Whether Court can interfere in a dispute over a ward congress of a political party
AKINREMI & ANOR v. SULEIMAN & ORS
CITATION: (2022) LPELR-56903(CA)
In the Court of Appeal
In the Abuja Judicial Division
Holden at Abuja
ON THURSDAY, FEBRUARY 17, 2022
Suit No: CA/ABJ/CV/1020/2021
Before Their Lordships:
HARUNA SIMON TSAMMANI Justice, Court of Appeal
BIOBELE ABRAHAM GEORGEWILL Justice, Court of Appeal
BATURE ISAH GAFAI Justice, Court of Appeal
1. HON. OLAYIDE ADEWALE AKINREMI
2. SENATOR ABBA ALI
(The 2nd – 5th Appellants for themselves & on behalf
of the APC Caretaker/Extraordinary Convention
Planning Committee) – Appellants(s)
MUTTAKA BALA SULEIMAN – 17, 908 ORS
17909. ALL PROGRESSIVES CONGRESS
17910. H.E. MAI MALA BUNI
17911. SENATOR JOHN JAMES AKPANUDOEDEHE
17912. DR. TONY MACFOY
17913. BARR. AUWALU ABDULLAHI
17914. USMAN MUSA KAITA
17915. ADEBAYO IYANIWURA
17916. INDEPENDENT NATIONAL ELECTORAL COMMISSION – Respondent(s)
LEADING JUDGMENT DELIVERED BY BIOBELE ABRAHAM GEORGEWILL, J.C.A.
The 17, 909th – 17, 911th Respondents set up a seven-man Ward Congress Committee (WCC) to conduct the Ward Congress in Kano State. The WCC conducted the election on July 31, 2021 and the 1st – 17, 908th respondents won the said election. Consequently, they wrote a Report as in Exhibit F on the election and submitted the Results as in Exhibits J Series along with the report.
The appellants and the 17, 909 – 17, 911th respondents acknowledged and accepted the report by stamping it. However, contrary to the Electoral Act 2010, the All Progressive Congress (APC) Constitution and the Guidelines, the appellants and the 17, 909th – 17, 916th respondents had on July 26, 2021 issued a press statement as in Exhibit H1 where the ‘Stakeholders’ agreed that the election will not be conducted and as a result a false report was written as in Exhibit G with seven names, including fresh three names of persons who are not part of the seven man WCC listed in Exhibit B.
The case of the appellants and the 17, 909th – 17, 915th respondents however was that on July 29, 2021, the APC and the 17, 909th respondent, approved the appointment of a seven man WCC vide its’ letter as in Exhibit B dated July 29, 2021 and signed by Senator John James Akpanudoedehe, Ph. D, the 17, 911th respondent, amongst others as members, to superintend the APC Ward Congress to be held in 484 Wards in Kano State. The Ward Congresses was successfully conducted by the WCC and supervised by INEC. The 17, 914th and 17, 915th respondents who were merely members of the WCC, but who did not travel to Kano State for the assignment had surreptitiously and falsely signed Exhibit F, relied upon by the 1st – 17, 908th respondents purportedly as Chairman and Secretary without the authority of the 17, 912th and 17, 913th respondents, who are the undisputed Chairman and Secretary of the WCC. The APC, the 17, 909th respondent, duly received and accepted the report as in Exhibit G, whilst it outrightly rejected the report in Exhibits F and J – Series as falsely authored by the impostors, the 17, 914 and 17, 915th respondents.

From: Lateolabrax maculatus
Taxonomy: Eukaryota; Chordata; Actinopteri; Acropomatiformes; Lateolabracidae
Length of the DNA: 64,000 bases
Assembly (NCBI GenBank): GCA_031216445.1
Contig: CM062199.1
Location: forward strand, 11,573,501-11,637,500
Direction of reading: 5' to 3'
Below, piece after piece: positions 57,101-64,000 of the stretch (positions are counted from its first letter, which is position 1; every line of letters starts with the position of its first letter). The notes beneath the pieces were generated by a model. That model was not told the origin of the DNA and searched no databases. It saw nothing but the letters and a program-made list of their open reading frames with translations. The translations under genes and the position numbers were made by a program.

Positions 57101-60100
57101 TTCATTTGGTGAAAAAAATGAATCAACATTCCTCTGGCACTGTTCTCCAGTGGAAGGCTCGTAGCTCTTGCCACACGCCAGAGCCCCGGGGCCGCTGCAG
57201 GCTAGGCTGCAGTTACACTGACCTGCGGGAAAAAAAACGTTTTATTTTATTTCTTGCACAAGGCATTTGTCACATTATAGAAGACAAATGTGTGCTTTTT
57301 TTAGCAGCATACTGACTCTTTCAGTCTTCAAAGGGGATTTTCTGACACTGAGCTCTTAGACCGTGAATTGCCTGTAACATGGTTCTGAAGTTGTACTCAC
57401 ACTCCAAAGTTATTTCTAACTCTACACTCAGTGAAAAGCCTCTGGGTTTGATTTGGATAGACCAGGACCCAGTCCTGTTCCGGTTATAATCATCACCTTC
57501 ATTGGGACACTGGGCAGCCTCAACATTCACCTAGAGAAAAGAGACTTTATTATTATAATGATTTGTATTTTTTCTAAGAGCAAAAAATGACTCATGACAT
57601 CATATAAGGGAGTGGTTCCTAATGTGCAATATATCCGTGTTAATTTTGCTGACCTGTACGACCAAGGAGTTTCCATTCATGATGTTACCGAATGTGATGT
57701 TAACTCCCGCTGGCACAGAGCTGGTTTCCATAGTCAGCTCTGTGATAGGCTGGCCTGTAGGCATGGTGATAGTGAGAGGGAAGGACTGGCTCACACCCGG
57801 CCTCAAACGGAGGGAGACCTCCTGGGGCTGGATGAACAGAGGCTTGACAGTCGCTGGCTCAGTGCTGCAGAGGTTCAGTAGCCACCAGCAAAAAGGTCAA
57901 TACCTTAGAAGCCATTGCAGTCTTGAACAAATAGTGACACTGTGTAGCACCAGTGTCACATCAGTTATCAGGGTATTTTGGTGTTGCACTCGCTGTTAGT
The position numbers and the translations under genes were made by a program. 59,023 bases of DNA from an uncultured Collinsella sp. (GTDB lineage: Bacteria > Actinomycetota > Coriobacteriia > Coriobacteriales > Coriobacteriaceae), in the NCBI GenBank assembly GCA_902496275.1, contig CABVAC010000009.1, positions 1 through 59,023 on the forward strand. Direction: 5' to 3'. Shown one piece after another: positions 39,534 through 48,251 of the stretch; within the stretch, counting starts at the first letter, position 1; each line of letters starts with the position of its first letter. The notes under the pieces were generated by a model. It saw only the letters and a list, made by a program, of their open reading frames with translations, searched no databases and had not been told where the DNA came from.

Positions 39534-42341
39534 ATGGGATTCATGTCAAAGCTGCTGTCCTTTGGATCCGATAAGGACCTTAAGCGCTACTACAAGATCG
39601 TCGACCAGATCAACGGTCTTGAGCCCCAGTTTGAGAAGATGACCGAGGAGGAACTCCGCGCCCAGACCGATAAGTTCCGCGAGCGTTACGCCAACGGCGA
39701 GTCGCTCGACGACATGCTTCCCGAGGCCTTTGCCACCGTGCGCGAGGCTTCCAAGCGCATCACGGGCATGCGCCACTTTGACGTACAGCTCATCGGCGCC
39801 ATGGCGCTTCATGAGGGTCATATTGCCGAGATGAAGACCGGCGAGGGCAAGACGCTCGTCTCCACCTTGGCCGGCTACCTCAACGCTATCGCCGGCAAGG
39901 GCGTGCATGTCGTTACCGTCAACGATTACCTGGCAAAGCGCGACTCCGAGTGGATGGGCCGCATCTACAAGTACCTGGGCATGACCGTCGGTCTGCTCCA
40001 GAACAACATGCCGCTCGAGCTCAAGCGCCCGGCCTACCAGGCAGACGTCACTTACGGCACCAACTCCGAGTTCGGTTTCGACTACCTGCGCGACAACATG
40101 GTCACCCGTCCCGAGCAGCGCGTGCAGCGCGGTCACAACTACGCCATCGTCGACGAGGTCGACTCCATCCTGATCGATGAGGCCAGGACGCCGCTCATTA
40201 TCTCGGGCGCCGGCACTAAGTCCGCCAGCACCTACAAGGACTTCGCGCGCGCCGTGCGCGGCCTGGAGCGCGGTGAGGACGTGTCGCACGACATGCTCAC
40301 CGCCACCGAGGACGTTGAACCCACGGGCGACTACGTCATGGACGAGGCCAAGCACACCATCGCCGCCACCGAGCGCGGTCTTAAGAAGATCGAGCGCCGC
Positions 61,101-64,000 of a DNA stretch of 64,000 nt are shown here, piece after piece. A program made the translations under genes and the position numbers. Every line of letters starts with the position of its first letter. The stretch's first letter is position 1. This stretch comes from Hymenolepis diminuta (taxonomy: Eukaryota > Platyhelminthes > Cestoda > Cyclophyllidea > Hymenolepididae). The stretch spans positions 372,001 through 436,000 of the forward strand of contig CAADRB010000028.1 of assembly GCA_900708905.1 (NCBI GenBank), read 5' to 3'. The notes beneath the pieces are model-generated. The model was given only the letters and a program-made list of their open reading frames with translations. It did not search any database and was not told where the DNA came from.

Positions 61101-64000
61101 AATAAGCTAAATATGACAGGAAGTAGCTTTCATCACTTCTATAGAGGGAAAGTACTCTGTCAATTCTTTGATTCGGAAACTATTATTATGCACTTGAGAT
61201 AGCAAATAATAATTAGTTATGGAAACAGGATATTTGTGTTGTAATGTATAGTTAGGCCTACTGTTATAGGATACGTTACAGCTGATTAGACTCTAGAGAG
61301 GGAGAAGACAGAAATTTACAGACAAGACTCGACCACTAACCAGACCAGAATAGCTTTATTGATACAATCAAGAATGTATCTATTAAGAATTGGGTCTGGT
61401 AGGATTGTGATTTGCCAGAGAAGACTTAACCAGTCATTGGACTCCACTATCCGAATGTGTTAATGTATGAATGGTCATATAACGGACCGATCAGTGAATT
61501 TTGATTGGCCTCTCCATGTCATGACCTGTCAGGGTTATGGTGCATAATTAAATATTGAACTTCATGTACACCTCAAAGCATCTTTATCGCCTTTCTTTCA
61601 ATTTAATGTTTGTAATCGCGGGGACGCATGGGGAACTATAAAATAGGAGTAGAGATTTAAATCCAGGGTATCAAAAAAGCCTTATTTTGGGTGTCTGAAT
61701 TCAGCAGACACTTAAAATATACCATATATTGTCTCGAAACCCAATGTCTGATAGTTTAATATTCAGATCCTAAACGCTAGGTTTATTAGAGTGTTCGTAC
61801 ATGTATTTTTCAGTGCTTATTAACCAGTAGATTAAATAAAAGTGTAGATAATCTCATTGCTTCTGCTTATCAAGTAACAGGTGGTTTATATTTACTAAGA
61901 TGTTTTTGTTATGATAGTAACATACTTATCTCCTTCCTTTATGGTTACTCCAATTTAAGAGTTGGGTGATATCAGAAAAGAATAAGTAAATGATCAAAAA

The 1st – 17, 908th respondents thus sued, seeking recognition by the appellants and the 17, 909 – 17916th as those duly elected from the Ward Congress Election of July 27, 2021 for Kano State APC. They filed and exchanged affidavits in the originating summons. Several preliminary objections were also filed.
The trial Court heard all the preliminary objections and originating summons together and delivered its judgment, in which it dismissed all the preliminary objections and granted the claims of the 1st – 17, 908th respondents as claimants against the appellants as 4th & 5th defendants and the 17909th – 17916th respondents as 1st – 3rd and 6th – 10th defendants. The appellants thus instituted this appeal.
ISSUES FOR DETERMINATION
The Court of Appeal determined the appeal on the following issues;
1. Whether the Court below was not wrong in assuming jurisdiction by holding that the 1st – 17, 908th respondents’ Suit was a Pre-election matter within the ambit of Section 285 (14) (a) – (c) of the Constitution of the Federal Republic of Nigeria, 1999 (as amended) and Section 87 (9) of the Electoral Act, 2010 (as amended)
2. Whether the Court below was not wrong in determining the 1st – 17, 908th respondents’ Suit bordering on internal processes of a political party which is non-justiciable
3. Whether the Court below was not wrong in determining the 1st – 17, 908th respondents’ Suit when it has no requisite territorial jurisdiction to determine the matter.
4. Whether the Court below was not wrong when it held that the 1st – 17, 908th respondents had locus standi to institute the action.
5. Whether the Court below was not wrong when it overruled the objection of the appellants on grounds of non – joinder of necessary and affected parties.
6. Whether the Court below not wrong in holding that the plenary trial was not required to resolve the copious affidavit and documentary evidence adduced by parties before it.
Appellants’ counsel submitted that pre-election matter excludes Ward Congress of a political party as in the instant case and urged the Court to hold that Ward Congress is an internal affair of a political party over which Courts of law have no vires to determine; Section 285 (14)(a)–(c) of the Constitution of the Federal Republic of Nigeria, 1999 (as amended); Section 87 (9) of the Electoral Act 2010 (as amended) and APC V. Moses (2021) All MWLR (Pt. 12) p. 495
Appellants’ counsel submitted that from the affidavits and exhibits of the parties, the cause of action arose in Kano State outside the territorial jurisdiction of the trial Court sitting in Abuja and that the action of the 1st – 17, 908th respondents thus amounted to forum shopping which rendered their Suit an abuse of Court process and robbed the trial Court of any jurisdiction to adjudicate over.